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Travel Watch: The Wild, Wild East

4 minute read
JASON GAGLIARDI

They descend in droves, not on horseback but out of buses from Bangkok, in freshly pressed, checked shirts, shiny boots and Stetson knockoffs. Rawhide bolo ties abound, as do silver belt buckles bigger than fists, emblazoned with eagles, U.S. flags and broncs rampant. Some sport spurs and fringed, flapping chaps. Legs bowed in homage to John Wayneor perhaps from three hours stuffed in a busthey clink and swagger their way to concrete tepees and log cabins, past paddocks full of horseflesh and a main street straight out of Sergio Leone’s spaghetti westerns. Strategically placed speakers echo with the haunting twangs and whistles of Ennio Morricone’s score from The Good, the Bad and the Ugly.

This is Pensuk Great Western Resort, the closest thing to the Wild West in the Far East. “I love this place,” says Somsak Sukphisit, 38, an accountant from Bangkok with gold-rimmed spectacles and a sheriff’s star. “You can forget about your problems here and make-believe you’re a real cowboy. This has always been a dream of mine.”

Sprawled over 16 hectares in Nakhon Ratchasima province, about 250 km northeast of Bangkok, Pensuk Great Western Resort is the brainchild of Yuttana Pensuk, a cowboy junkie who made his fortune peddling karaoke to rich Japanese tourists in Bangkok. “I’ve always been crazy about the Wild West,” says Pensuk, 38, who as a boy gorged on the celluloid exploits of John Wayne, Gary Cooper and Thailand’s homegrown heroes in pad thai westerns. Eight years ago he bought a cornfield within driving distance of Bangkok. “Originally it was just for friendsa couple of houses and some horses to ride,” Pansuk says, squinting proudly at his spread from under a black ten-gallon hat. “Then I took a trip to California to look at some old ghost towns and get some ideas.” Now, $4.5 million later, he presides over a full-fledged dude ranch where the Duke himself wouldn’t feel out of place.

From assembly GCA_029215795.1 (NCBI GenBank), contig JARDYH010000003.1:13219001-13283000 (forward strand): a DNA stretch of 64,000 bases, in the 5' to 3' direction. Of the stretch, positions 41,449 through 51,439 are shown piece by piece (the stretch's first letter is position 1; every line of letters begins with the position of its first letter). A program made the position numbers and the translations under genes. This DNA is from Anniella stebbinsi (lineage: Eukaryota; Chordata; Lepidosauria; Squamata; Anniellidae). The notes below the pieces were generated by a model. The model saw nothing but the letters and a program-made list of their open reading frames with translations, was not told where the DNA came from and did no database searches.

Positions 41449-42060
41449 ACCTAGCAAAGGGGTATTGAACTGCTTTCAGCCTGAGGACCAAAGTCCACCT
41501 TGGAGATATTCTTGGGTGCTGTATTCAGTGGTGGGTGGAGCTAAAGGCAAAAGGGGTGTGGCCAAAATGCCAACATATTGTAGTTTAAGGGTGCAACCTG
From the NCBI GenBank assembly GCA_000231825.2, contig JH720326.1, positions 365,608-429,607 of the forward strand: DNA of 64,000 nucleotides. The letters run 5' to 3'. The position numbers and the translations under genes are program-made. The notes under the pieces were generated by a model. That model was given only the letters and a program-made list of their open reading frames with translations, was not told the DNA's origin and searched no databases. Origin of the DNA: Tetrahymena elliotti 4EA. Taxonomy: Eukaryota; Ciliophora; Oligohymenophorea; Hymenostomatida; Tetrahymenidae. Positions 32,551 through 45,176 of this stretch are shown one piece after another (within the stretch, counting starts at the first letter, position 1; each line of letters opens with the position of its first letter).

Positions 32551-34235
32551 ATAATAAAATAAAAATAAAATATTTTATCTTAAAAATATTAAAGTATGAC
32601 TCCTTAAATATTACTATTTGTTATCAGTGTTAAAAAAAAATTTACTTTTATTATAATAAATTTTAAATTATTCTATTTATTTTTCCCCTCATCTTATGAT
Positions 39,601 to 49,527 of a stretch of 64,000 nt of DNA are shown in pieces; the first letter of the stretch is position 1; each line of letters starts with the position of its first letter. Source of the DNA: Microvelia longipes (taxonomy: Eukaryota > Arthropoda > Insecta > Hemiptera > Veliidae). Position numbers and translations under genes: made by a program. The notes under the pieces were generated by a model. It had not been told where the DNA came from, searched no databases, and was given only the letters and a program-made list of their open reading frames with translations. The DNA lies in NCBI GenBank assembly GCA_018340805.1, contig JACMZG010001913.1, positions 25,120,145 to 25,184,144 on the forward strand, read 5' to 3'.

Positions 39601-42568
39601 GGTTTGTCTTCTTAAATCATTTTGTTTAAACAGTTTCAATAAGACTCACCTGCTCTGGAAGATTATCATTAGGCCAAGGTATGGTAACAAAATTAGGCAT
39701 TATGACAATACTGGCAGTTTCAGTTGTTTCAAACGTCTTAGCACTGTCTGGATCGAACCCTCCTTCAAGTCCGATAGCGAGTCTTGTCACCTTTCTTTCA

Each of the ranch’s 60 guest rooms is a cornucopia of cowboy kitschlurid, airbrushed murals of deserts and li’l dogies, cowhides tacked to walls and faux fireplaces. Ram and buffalo heads goggle glassy-eyed from walls. The decor is straight out of the love-hotel genre, which might explain the brisk trade in feather-fringed rawhide whips in the souvenir shop (if not the Ku Klux Klan figurines). In the grand dining room, wagon-wheel lights, bison heads and fiberglass Indian chiefs puffing peace pipes add to the over-the-top frontier scene, but it’s hard to know what to make of the lime green neon coyote or wall hangings that resemble roadkill.

The resortfor reservations, call (66-2) 530-7111is booked solid on weekends until mid-January, mostly by Thais. But more than 1,000 Hong Kong tourists visit each month, and a marketing push into Japan and Taiwan has begun. The most requested rooms are the tepees, set in the center of the resort amid a forest of Day-Glo totem poles. Over at the High Hill area, each room has a shop frontage. You can pretend you’re the farrier, the sheriff, the banker, the barber or the barkeep. And if you sleep past checkout time in the Dodge City cabins, you can experience the thrill of being told to “get out of Dodge.”

If you didn’t bring your own duds, rent a hat, chaps and cap-shooting six-gun and have hours of harmless fun stalking the dusty streets pretending to be Clint Eastwood. “Dyin’ ain’t much of a livin’,” I snarl at a smiling gardener who is dressed as a Confederate soldier and obviously has no idea he’s facing the squinty-eyed outlaw Josey Wales with an itchy trigger finger.

Guests can also learn to ride, shoot rifles and bows and arrows, play a hand of poker or sit in the saloon. The highlight, however, is the Saturday-night cowboy show, a bone-crunching paean to untrammeled violence. Remember Gene Hackman as the brutal sheriff Little Bill in Eastwood’s Unforgiven? Bill looks like a wimp in comparison to these Thai guys. Watch the squaw get slapped. Marvel as the cowboy gets scalped. And wonder at the insurance premium as 50 or 60 guests in varying degrees of inebriation are handed flaming torches to whoop and hop around a bonfire. Pensuk sits back with a whisky and soda, happily surveying the spectacle. “That’s my wife,” he grins, nodding toward a nimble-toed filly leading the guests in a boot-scootin’ line dance as Billy Ray Cyrus wails about his achy-breaky heart. The firewater has loosened Pensuk’s tongue, and he is waving his arms around in enthusiasm. “This is just the beginning,” he says. “I’m going to build another 50 or 60 rooms. We’re going to make this the Texas of Thailand.”

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